The potential for something to go wrong within a business is high these days. And the sad thing is, too many businesses are in denial about the importance of crisis communication and needing to be proactive and plan how to communicate in a crisis so that they protect their business and their livelihood.
It takes years, even decades to build a strong and trusted brand, and it takes just seconds to tear it apart. So today we’re talking about managing crisis communication and what you need to put in place now, to better protect yourself and your business from the damage a crisis can cause.
I’ve worked in marketing and public relations for over 25 years and in that time I’ve managed more than my fair share of business crises, both big and small, and learned the hard way, what happens when you don’t have a plan.
In this episode you’ll hear:
- The importance of crisis communication
- The three parts of a crisis communication plan
- What you need to put into your plan no matter what size your business is
Thanks so much for listening. If you love what you’ve just heard, please share this podcast with your friends, family, and colleagues.
Share The Love
If you love what you’ve heard, please share this podcast with your friends, family, and colleagues. Support the show by taking some time to leave a review at https://ReviewThisPodcast.com/SSOMPodcastW. Thanks!
And a big thank you to Ricky_ardila for their lovely review:
“Nicci… you have made my life so much easier. It is so hard when starting your own small business to also spend a huge amount in marketing. So this podcasts have made a huge impact in our business, its all explain so easily and good to follow. Seriously you are AMAZING!”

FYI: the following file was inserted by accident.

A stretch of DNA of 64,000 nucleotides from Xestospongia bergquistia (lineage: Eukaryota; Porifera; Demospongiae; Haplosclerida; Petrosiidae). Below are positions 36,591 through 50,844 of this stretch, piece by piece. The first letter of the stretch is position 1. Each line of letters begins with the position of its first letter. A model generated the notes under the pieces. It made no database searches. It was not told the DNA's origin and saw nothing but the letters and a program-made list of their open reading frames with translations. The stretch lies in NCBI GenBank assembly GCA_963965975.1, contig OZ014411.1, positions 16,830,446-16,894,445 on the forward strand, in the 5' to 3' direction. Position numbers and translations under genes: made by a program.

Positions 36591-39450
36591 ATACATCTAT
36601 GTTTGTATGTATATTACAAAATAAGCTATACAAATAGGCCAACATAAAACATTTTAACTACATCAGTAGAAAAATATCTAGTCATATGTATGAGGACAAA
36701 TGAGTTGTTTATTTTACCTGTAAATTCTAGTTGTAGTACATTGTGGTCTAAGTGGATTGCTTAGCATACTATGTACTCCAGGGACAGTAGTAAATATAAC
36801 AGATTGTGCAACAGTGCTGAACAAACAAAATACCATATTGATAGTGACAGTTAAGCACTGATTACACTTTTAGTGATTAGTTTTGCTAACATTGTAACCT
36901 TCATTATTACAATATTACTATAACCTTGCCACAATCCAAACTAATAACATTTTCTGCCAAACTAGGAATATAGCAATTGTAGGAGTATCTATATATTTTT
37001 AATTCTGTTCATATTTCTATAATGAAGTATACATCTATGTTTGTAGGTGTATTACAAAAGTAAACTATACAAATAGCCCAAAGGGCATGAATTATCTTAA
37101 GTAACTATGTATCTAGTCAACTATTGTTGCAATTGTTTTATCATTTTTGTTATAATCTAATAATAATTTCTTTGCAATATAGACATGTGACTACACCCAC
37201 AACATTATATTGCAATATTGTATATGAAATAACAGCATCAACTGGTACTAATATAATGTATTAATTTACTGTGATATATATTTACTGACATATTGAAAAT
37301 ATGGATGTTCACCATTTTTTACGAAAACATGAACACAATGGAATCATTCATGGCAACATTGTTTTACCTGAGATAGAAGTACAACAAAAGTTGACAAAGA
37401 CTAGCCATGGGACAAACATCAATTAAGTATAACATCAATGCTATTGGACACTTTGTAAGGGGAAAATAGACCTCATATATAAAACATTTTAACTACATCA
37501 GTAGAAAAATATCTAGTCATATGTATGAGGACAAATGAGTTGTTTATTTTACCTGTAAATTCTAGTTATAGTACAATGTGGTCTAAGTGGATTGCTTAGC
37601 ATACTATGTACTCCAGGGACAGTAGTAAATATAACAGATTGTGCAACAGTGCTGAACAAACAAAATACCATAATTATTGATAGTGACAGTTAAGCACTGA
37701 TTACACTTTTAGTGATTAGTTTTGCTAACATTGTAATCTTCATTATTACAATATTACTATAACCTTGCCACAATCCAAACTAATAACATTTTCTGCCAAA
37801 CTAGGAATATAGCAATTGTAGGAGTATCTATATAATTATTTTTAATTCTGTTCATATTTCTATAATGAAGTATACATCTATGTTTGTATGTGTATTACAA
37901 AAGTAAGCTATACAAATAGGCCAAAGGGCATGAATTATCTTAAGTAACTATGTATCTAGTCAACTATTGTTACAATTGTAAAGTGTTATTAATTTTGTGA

Podcast Transcript: Importance of Crisis Communication
It takes years, even decades, to build a strong and trusted brand, and it takes just seconds to tear it all apart, the potential for something to go wrong within a business, and then the story of it to spread like wildfire, is high these days. And the sad thing is too many businesses are in denial about needing to be proactive and plan how to communicate in a crisis so that they protect their business and their livelihood. So today we’re talking all about crisis communication and what you need to put in place to better protect yourself and your business from the damage a crisis can cause.
Hi, it’s great to have you here with me today. I’m Nicci O’Mara, the founder of Simply Standout Marketing. Today we need to have a chat about what to do before something goes wrong in your business. Look, I’ve worked in marketing and public relations for over 25 years, and in that time I’ve handled more than my fair share of business crises, both big and small, and learnt the hard way what happens when you don’t have a plan?
The first crisis I ever dealt with was when I was not long out of university and my boss was investigated for fraud, which saw me in charge of a PR nightmare that attracted both national and international media attention. Fortunately for the organisation, it was before the time of social media which would have made the situation not only harder to handle, but also would have made it far more damaging.
From that day forward I learnt everything I could about crisis communication to avoid ever having to be put in that situation again. Since that day, I’ve helped clients deal with the effects of disgruntled and fake customers taking to the Internet, staff, job losses and major business restructures. The thing is, by the time a crisis hits these days, it’s often too late and a whole lot harder to work out what you need to communicate and to whom. Now, before you say to me, I’m not big enough to be affected, I want you to consider this:
Is there a possibility of having your computer hacked or your client details stolen? Could your building burn down? Could a staff member or customer be injured? Or even worse, could a product be faulty or tampered with? Or could a client get the wrong advice? And think about having a staff member steal money or trade secrets? Or the possibility of sexual misconduct? They are all things that can go wrong no matter the size of your business. And it’s something where a little pre-planning can go a long way to protecting your reputation and your business.